A happy worker is a productive one. And what makes workers happy? According to a new survey, the ability to work remotely. Employers might want to consider their current remote-work policies in light of that.
As part of a broader survey of tech pros, HackerRank asked respondents to detail what a good work-life balance looked like. Over half (56.5 percent) of respondents said a good work-life balance was critical to their job aspirations. It even ranked above ‘professional growth and learning’ (55.1 percent).
Dice’s own data solidifies that sentiment. With tech pro salaries leveling off, many workers are looking to benefits as a means to stay happy at their current job. Over 60 percent of respondents to Dice’s most recent Salary Survey noted they’d be happy working outside of the office at least half the time.
In drilling down into the work-life balance topic, HackerRank has some fascinating takeaways. Students are more interested in professional growth than their more-established colleagues; the 18-to-24-year-old crowd isn’t as worried about working remotely as other demographics. In HackerRank’s survey, ‘remote working’ earned 80.5 percent of votes for how employers can improve the work-life balance, but only 74.3 percent of the under-25 crowd saw it as a benefit (interestingly, this age group was the most concerned about health benefits).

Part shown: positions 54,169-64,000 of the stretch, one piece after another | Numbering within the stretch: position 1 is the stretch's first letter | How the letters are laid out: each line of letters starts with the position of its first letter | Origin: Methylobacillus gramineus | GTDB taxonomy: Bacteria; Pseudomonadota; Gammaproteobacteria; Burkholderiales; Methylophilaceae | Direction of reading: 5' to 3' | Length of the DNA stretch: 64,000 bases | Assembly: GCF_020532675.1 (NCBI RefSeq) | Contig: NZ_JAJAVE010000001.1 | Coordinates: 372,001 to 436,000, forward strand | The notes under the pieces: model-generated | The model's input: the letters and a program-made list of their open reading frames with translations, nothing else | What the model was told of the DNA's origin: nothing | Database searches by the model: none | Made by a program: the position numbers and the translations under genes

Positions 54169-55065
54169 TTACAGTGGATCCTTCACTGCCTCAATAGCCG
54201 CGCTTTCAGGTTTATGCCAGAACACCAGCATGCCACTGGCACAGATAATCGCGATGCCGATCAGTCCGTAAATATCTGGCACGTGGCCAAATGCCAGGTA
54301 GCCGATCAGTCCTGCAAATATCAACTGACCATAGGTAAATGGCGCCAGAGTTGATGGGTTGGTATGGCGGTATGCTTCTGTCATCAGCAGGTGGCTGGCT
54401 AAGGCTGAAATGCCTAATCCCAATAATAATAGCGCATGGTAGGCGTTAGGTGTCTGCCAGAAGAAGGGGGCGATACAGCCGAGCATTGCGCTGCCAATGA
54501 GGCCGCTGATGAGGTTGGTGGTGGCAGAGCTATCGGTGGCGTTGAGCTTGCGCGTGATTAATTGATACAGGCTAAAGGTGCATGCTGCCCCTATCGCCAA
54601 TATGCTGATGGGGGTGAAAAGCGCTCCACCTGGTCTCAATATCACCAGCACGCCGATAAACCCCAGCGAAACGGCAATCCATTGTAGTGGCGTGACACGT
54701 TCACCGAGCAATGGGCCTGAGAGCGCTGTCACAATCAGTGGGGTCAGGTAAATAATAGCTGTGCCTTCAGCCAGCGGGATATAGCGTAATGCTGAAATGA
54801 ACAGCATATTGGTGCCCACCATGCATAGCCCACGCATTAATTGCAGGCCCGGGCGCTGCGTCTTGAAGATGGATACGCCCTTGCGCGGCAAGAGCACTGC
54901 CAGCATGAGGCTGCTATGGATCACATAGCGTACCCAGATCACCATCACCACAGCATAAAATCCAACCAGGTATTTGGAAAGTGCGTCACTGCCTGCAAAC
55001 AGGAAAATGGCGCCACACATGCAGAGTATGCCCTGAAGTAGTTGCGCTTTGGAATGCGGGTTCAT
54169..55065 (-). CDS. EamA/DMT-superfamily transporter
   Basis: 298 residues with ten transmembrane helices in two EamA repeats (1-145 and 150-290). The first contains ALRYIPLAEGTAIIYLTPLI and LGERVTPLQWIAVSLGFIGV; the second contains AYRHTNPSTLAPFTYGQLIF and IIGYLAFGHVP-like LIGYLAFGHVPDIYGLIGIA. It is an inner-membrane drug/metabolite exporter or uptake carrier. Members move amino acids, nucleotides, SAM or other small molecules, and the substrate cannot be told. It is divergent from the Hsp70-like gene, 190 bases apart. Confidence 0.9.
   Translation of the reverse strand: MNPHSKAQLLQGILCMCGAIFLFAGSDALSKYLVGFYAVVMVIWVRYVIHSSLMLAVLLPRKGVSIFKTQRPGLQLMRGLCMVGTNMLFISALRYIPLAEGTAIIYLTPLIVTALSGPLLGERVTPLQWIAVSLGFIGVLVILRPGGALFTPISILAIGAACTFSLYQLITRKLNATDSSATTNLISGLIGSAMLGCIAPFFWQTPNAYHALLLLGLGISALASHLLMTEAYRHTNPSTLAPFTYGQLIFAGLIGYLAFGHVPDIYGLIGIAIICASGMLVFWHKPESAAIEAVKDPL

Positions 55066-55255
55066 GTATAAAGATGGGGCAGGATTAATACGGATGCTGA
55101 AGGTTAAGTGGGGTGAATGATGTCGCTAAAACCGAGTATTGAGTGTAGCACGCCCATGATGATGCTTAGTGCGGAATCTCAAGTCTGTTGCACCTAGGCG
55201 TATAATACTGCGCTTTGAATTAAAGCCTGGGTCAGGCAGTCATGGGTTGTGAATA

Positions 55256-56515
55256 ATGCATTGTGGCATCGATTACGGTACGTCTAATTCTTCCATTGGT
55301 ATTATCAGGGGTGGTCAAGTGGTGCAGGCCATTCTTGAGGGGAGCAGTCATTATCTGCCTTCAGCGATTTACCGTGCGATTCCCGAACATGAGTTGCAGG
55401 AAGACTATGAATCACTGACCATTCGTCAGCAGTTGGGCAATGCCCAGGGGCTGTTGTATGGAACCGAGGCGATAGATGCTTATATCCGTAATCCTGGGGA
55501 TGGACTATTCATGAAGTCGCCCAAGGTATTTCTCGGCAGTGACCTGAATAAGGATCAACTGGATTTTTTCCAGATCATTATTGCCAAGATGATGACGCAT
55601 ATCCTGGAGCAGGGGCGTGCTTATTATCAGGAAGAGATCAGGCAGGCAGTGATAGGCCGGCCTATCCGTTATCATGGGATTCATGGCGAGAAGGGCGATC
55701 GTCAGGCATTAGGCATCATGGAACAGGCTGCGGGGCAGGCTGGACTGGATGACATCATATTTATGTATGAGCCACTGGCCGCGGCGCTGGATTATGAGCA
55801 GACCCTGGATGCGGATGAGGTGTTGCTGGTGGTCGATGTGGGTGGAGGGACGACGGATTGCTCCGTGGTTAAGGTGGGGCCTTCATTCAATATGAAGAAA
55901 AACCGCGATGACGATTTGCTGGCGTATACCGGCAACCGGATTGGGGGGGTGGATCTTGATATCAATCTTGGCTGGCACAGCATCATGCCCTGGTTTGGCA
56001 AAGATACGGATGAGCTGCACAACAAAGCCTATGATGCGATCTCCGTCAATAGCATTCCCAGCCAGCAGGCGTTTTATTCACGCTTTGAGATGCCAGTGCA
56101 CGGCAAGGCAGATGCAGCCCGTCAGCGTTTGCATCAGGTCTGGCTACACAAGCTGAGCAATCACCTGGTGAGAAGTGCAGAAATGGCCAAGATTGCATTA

Dice came to a similar conclusion on that front, with the Salary Survey’s under-30 crowd working remotely far less than other age groups.
In HackerRank’s survey, the number of tech pros who want to work remotely rose with age. Those in the 25-34 age group outpaced the average, with 81.1 percent saying they’d like to work from home, while the 35-44-year-old crowd wants to hunker down at the coffee shop even more (84.5 percent). The 45-plus crowd doesn’t even want to put pants on, as 87.9 percent of them wish to work remotely.
The popular remote working tool provider Trello suggests that perception may be an issue here. While we joke about remote workers not putting pants on, some employers may think that’s true (they may also assume remote employees should be available around the clock).
In an eBook, Trello challenges four of the largest myths about the remote working culture. The number-one myth is that “remote workers are slackers,” which touches on that FOMO (fear of missing out) managers may have about a remote team or employee. Not being able to see someone at their desk may make employers anxious their charges aren’t doing their job.
Getting over that hurdle may require a slight culture shift, too. If a company doesn’t use a chat system like HipChat or Slack, remote collaboration is more difficult and isolating. Another myth on Trello’s list suggests some companies think remote employment damages company culture: “Some people are wary of remote teams because they fear a lack of team camaraderie.”
Despite some employers’ fears, the remote-working culture is on the rise. If your employer is slow to adapt, HackerRank’s survey notes flexible working hours are even more enticing to tech pros. Dice’s own data shows employers are willing to negotiate for perks in lieu of better pay, so now is a great time to consider whether or not you really want to put on pants and commute to work every day (kidding-not-kidding).